• Labour started the week talking about economic policy and had their policies endorsed by Lord Mandelson, the former business Secretary. There was a YouGov poll in the week asking if the endorsement of various retired politicians was an asset or a liability – 52% thought Mandelson’s backing a liability, only 7% an asset. Tony Blair’s endorsement was seen as little better – 14% an asset, 61% a liability. The reason for both is the same – most other politicians were seen an asset by supportwes of their own party, a liability by their opponents. Blair and Mandelson (and Michael Howard) were seen as liabilities by both their opponents’ supporters and their own parties’ supporters. According to today’s news Peter Mandelson is now warning Labour against their tuition fees policy, so perhaps his criticism will be an asset!
  • On Thursday party donations for the end of 2014 were announced. The Conservatives received just over £8million, Labour just over £7m, the Liberal Democrats £3m (the party had a record year of donations, despite their precipitous drop in support since 2010), UKIP £1.5m and the Greens a quarter of a million. There was some polling on party donations last weekend, showing people pretty cynical about both main parties – by 48% to 30% people think Labour should try and reduce Union funding, by 52% to 25% people think the Conservatives should try and reduce their business funding. Around two thirds of people would support a cap on business and trade union donations, 51% would support a cap on individual donations to political parties, only 19% would support taxpayer funding.

Projections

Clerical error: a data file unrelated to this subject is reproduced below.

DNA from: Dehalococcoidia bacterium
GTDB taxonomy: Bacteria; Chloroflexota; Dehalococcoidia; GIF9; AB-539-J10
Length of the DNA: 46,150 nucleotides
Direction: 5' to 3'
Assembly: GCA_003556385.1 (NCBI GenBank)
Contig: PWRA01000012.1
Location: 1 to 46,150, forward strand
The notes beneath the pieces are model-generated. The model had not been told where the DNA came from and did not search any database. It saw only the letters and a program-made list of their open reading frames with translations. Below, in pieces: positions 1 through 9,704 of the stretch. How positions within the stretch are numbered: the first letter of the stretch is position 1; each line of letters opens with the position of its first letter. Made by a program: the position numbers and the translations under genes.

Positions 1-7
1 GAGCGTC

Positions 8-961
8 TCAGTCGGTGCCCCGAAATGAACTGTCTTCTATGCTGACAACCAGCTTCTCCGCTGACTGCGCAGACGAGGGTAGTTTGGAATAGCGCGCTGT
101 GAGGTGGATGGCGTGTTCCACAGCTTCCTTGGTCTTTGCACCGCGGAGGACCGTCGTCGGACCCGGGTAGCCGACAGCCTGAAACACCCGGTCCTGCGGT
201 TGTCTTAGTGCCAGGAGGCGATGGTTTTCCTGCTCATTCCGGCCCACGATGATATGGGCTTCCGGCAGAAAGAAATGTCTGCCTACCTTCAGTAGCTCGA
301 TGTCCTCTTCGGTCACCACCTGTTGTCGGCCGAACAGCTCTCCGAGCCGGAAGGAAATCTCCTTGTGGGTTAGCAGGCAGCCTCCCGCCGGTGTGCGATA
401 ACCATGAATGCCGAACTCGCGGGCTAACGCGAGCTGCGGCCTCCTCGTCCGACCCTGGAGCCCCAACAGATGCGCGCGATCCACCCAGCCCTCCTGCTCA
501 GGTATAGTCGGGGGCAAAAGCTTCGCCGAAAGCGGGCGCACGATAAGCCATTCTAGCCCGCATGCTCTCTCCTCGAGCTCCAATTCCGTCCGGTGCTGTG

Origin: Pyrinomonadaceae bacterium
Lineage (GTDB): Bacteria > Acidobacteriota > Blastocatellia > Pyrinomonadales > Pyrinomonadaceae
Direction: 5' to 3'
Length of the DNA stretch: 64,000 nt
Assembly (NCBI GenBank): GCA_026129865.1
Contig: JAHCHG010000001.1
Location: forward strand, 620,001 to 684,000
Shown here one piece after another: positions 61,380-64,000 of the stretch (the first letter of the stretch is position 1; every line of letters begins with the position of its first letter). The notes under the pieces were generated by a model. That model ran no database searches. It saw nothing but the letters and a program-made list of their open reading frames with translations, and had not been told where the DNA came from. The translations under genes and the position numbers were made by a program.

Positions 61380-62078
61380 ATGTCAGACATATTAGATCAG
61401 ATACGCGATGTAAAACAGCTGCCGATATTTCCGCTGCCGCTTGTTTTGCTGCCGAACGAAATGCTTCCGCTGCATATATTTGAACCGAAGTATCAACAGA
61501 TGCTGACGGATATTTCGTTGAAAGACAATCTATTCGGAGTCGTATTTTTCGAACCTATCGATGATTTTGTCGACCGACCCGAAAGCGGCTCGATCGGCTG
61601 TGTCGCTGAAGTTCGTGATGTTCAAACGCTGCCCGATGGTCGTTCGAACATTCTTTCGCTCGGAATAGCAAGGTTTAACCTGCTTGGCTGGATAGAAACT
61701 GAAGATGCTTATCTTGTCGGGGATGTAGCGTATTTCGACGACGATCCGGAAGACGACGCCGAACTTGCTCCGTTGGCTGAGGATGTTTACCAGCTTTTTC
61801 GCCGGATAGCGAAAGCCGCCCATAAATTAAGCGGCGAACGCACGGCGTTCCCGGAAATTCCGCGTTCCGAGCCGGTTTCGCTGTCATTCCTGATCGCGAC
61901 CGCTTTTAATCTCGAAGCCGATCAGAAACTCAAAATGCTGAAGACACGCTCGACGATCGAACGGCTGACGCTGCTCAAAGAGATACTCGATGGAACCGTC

The latest forecasts from Election Forecast, May 2015 and Elections Etc are below. Elections Etc and Election Forecast both have Labour and the Conservatives pretty much equal in predicted seat numbers, May 2015 are projecting Labour to have more seats, but not by very many.

Elections Etc – Hung Parliament, CON 281(nc), LAB 282(+1), LD 23(nc), SNP 40(-1), UKIP 3(nc)
Election Forecast – Hung Parliament, CON 282(+2), LAB 280(-3), LD 25(-2), SNP 40(+3), UKIP 2(nc)
May 2015 – Hung Parliament, CON 266(-3), LAB 275(+1), LD 26(+2), SNP 56(nc), UKIP 4(nc)


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12 weeks to go

Here are this week’s polls

YouGov/S Times (6/2/15) – CON 32%, LAB 33%, LDEM 7%, UKIP 15%, GRN 8%
Opinium/Observer (6/2/15) – CON 32%, LAB 34%, LDEM 7%, UKIP 15%, GRN 8%
Ashcroft (8/2/15) – CON 34%, LAB 31%, LDEM 9%, UKIP 14%, GRN 6%
Populus (8/2/15) – CON 33%, LAB 34%, LDEM 8%, UKIP 15%, GRN 4%
YouGov/Sun (9/2/15) – CON 34%, LAB 33%, LDEM 7%, UKIP 14%, GRN 7%
YouGov/Sun (10/2/15) – CON 33%, LAB 35%, LDEM 6%, UKIP 13%, GRN 8%
Ipsos MORI/Standard (10/2/15) – CON 34%, LAB 36%, LDEM 6%, UKIP 9%, GRN 7%
YouGov/Sun (11/2/15) – CON 32%, LAB 33%, LDEM 7%, UKIP 15%, GRN 7%
YouGov/Sun (12/2/15) – CON 31%, LAB 34%, LDEM 7%, UKIP 15%, GRN 7%
Populus (12/2/15) – CON 31%, LAB 34%, LDEM 9%, UKIP 14%, GRN 6%

The big picture remains stable, with Labour and Conservatives very close. There were a couple of Conservative leads at the start of the week, but a couple of three point Labour leads at the end of the week mean the UKPR polling average continues to show a two point Labour lead – CON 32%(+1), LAB 34%(+1), LDEM 7%(-1), UKIP 14%(-1), GRN 7%(+1). Whether those two larger leads at the end of the week are anything more than normal sample noise remains to be seen. The MORI poll showing UKIP on just nine percent was their lowest since last September – I wrote on Thursday about the difficulties of actually telling what’s happening to UKIP support given changes in methodology, it looks like they might be declining slightly, but it’s hard to be sure.

Scottish and marginal polls